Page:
Rakhuba reports that the underground church movement is growing like wildfire. Russian Ministries’ Schools Without Walls program has been created to work well in underground situations – training the next generation church leaders. “You don’t have to have schools or classrooms or schedules or approvals. You just have to have a leader” who’s willing to go and train.

That’s why Russian Ministries needs your support during this crisis. “Everybody’s talking about crisis today. But God is faithful. And we need support more than ever before.”

[b]Praying for Nations and National Leadership

Country profile: Uzbekistan[/b]

In 1991 Uzbekistan emerged as a sovereign country after more than a century of Russian rule - first as part of the Russian empire and then as a component of the Soviet Union.
Positioned on the ancient Great Silk Road between Europe and Asia, majestic cities such as Bukhara and Samarkand, famed for their architectural opulence, once flourished as trade and cultural centres.

Uzbekistan is one of the world’s biggest producers of cotton and is rich in natural resources, including oil, gas and gold. However, rigid political control is mirrored in the tightly centralised planning of the economy. Economic reform has been painfully slow and poverty and unemployment are widespread.

The World Bank announced in early 2006 that it would make no new loans to Uzbekistan for the foreseeable future. The European Bank for Reconstruction and Development (EBRD) announced in 2004 that it was slashing aid to Uzbekistan because of the country’s failure to reform and its poor human rights record.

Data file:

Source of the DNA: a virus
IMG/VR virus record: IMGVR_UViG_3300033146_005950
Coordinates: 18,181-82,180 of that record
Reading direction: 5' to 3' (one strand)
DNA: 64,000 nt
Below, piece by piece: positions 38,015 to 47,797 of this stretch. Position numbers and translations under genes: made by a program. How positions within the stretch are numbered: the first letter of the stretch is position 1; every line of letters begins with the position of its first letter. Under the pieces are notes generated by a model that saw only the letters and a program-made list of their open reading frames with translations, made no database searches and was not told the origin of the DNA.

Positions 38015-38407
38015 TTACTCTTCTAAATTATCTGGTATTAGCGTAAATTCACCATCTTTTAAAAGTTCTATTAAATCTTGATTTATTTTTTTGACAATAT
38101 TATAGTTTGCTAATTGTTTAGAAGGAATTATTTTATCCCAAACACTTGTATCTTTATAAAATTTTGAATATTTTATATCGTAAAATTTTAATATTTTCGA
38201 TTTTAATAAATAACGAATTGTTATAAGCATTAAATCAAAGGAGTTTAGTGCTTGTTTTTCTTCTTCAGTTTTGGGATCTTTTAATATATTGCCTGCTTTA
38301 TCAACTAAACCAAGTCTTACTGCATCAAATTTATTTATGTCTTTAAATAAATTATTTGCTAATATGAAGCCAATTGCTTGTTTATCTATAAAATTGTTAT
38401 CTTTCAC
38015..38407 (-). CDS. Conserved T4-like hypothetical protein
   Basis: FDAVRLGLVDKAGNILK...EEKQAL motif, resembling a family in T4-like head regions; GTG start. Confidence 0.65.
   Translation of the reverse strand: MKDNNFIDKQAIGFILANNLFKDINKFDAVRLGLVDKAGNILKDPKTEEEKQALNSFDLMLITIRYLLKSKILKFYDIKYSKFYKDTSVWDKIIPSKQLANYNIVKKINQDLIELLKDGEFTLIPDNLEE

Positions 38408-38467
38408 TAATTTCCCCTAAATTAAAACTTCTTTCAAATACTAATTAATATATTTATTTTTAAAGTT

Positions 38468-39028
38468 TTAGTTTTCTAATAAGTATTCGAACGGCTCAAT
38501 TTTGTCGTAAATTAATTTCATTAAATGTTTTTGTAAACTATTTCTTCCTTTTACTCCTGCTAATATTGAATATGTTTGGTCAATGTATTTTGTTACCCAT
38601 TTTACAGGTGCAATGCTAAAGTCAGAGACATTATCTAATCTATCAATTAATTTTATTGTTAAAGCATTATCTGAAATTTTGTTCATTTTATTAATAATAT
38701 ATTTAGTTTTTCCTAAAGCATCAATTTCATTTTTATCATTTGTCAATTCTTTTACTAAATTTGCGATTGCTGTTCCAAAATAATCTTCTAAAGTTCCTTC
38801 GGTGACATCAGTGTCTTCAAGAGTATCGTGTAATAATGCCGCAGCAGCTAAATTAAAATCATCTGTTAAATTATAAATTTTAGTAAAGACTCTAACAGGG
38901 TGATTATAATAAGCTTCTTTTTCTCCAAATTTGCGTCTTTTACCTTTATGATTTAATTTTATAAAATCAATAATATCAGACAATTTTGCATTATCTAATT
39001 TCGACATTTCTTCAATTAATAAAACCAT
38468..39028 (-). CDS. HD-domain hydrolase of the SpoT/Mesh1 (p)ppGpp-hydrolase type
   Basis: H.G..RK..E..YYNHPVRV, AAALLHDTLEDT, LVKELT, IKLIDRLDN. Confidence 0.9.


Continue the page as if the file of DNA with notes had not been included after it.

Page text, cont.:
Following the 11 September attacks on the US, Uzbekistan won favour with Washington by allowing its forces a base in Uzbekistan, affording ready access across the Afghan border. US aid increased for a time. But human rights observers said the international community was failing to respond adequately to the many reported cases of abuse and torture.

The country has faced sporadic bombings and shootings in recent years. The authorities have been quick to blame Islamic extremists for the dozens of deaths caused.

The most recent violence came in the eastern city of Andijan in May 2005 when troops opened fire on protesters against the jailing of people charged with Islamic extremism. Witnesses reported a bloodbath with several hundred civilian deaths. The Uzbek authorities put the overall toll at less than 190.

The EU imposed sanctions when the authorities rejected calls for an international inquiry and the US threatened to withold aid. Soon afterwards parliament voted to demand that US forces leave their base in the south of the country.